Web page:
McFarland, James MPaolella, Brenton RWarren, AllisonGeiger-Schuller, KathrynShibue, TsukasaRothberg, MichaelKuksenko, OlenaColgan, William NJones, AndrewChambers, EmilyDionne, DanielleBender, SamanthaWolpin, Brian MGhandi, MahmoudTirosh, ItayRozenblatt-Rosen, OritRoth, Jennifer AGolub, Todd RRegev, AvivAguirre, Andrew JVazquez, FranciscaTsherniak, AviadengK08 CA218420/CA/NCI NIH HHS/P50 CA127003/CA/NCI NIH HHS/U01 CA224146/CA/NCI NIH HHS/HHMI/Howard Hughes Medical Institute/Research Support, N.I.H., ExtramuralResearch Support, Non-U.S. Gov'tEnglandNat Commun. 2020 Aug 27;11(1):4296. doi: 10.1038/s41467-020-17440-w.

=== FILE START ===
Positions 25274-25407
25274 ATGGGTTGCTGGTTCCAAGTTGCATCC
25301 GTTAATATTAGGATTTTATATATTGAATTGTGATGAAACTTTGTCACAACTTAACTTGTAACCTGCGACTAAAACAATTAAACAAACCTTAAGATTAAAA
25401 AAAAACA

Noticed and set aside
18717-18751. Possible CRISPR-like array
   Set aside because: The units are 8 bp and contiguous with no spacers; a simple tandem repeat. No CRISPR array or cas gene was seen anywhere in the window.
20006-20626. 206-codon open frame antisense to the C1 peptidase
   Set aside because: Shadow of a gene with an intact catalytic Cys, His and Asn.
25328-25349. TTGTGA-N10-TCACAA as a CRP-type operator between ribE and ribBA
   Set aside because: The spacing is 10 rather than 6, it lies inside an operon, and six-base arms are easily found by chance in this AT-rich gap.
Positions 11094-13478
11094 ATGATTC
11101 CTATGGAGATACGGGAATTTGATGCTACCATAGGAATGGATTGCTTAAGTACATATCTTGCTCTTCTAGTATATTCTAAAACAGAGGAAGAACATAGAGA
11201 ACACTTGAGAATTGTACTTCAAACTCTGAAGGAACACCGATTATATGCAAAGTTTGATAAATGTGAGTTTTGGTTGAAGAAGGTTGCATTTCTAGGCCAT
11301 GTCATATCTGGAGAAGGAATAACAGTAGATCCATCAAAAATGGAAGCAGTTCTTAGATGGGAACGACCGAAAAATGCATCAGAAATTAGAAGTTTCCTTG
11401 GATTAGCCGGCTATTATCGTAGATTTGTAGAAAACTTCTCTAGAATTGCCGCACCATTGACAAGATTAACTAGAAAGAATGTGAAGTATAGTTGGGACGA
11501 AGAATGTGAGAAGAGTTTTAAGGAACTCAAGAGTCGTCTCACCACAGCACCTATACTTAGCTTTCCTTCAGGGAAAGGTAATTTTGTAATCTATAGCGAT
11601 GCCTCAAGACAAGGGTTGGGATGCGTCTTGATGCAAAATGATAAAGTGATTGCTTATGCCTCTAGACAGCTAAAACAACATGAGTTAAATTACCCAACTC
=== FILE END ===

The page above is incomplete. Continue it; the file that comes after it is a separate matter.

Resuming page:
Assays to study cancer cell responses to pharmacologic or genetic perturbations are typically restricted to using simple phenotypic readouts such as proliferation rate. Information-rich assays, such as gene-expression profiling, have generally not permitted efficient profiling of a given perturbation across multiple cellular contexts. Here, we develop MIX-Seq, a method for multiplexed transcriptional profiling of post-perturbation responses across a mixture of samples with single-cell resolution, using SNP-based computational demultiplexing of single-cell RNA-sequencing data. We show that MIX-Seq can be used to profile responses to chemical or genetic perturbations across pools of 100 or more cancer cell lines. We combine it with Cell Hashing to further multiplex additional experimental conditions, such as post-treatment time points or drug doses. Analyzing the high-content readout of scRNA-seq reveals both shared and context-specific transcriptional response components that can identify drug mechanism of action and enable prediction of long-term cell viability from short-term transcriptional responses to treatment.